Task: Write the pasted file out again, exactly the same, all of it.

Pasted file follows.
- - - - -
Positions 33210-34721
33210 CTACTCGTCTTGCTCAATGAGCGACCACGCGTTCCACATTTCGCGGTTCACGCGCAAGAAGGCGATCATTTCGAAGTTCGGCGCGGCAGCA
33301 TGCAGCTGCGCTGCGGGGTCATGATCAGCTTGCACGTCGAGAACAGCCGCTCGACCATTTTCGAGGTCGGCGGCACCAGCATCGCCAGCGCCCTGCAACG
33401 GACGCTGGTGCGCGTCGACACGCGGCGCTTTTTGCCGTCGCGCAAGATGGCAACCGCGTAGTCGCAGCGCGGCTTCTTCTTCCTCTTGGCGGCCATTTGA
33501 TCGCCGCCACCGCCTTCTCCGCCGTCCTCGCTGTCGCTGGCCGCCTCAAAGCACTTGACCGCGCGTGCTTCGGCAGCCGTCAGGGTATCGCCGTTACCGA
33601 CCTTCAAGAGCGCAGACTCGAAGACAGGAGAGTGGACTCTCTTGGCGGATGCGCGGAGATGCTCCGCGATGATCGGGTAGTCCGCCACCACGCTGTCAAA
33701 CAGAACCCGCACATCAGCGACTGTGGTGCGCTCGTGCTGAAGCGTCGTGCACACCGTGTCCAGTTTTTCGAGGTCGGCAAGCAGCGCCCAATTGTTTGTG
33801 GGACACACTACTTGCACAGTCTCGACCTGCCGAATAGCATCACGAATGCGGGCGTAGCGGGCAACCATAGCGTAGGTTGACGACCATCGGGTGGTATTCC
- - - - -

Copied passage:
Positions 33210-34721
33210 CTACTCGTCTTGCTCAATGAGCGACCACGCGTTCCACATTTCGCGGTTCACGCGCAAGAAGGCGATCATTTCGAAGTTCGGCGCGGCAGCA
33301 TGCAGCTGCGCTGCGGGGTCATGATCAGCTTGCACGTCGAGAACAGCCGCTCGACCATTTTCGAGGTCGGCGGCACCAGCATCGCCAGCGCCCTGCAACG
33401 GACGCTGGTGCGCGTCGACACGCGGCGCTTTTTGCCGTCGCGCAAGATGGCAACCGCGTAGTCGCAGCGCGGCTTCTTCTTCCTCTTGGCGGCCATTTGA
33501 TCGCCGCCACCGCCTTCTCCGCCGTCCTCGCTGTCGCTGGCCGCCTCAAAGCACTTGACCGCGCGTGCTTCGGCAGCCGTCAGGGTATCGCCGTTACCGA
33601 CCTTCAAGAGCGCAGACTCGAAGACAGGAGAGTGGACTCTCTTGGCGGATGCGCGGAGATGCTCCGCGATGATCGGGTAGTCCGCCACCACGCTGTCAAA
33701 CAGAACCCGCACATCAGCGACTGTGGTGCGCTCGTGCTGAAGCGTCGTGCACACCGTGTCCAGTTTTTCGAGGTCGGCAAGCAGCGCCCAATTGTTTGTG
33801 GGACACACTACTTGCACAGTCTCGACCTGCCGAATAGCATCACGAATGCGGGCGTAGCGGGCAACCATAGCGTAGGTTGACGACCATCGGGTGGTATTCC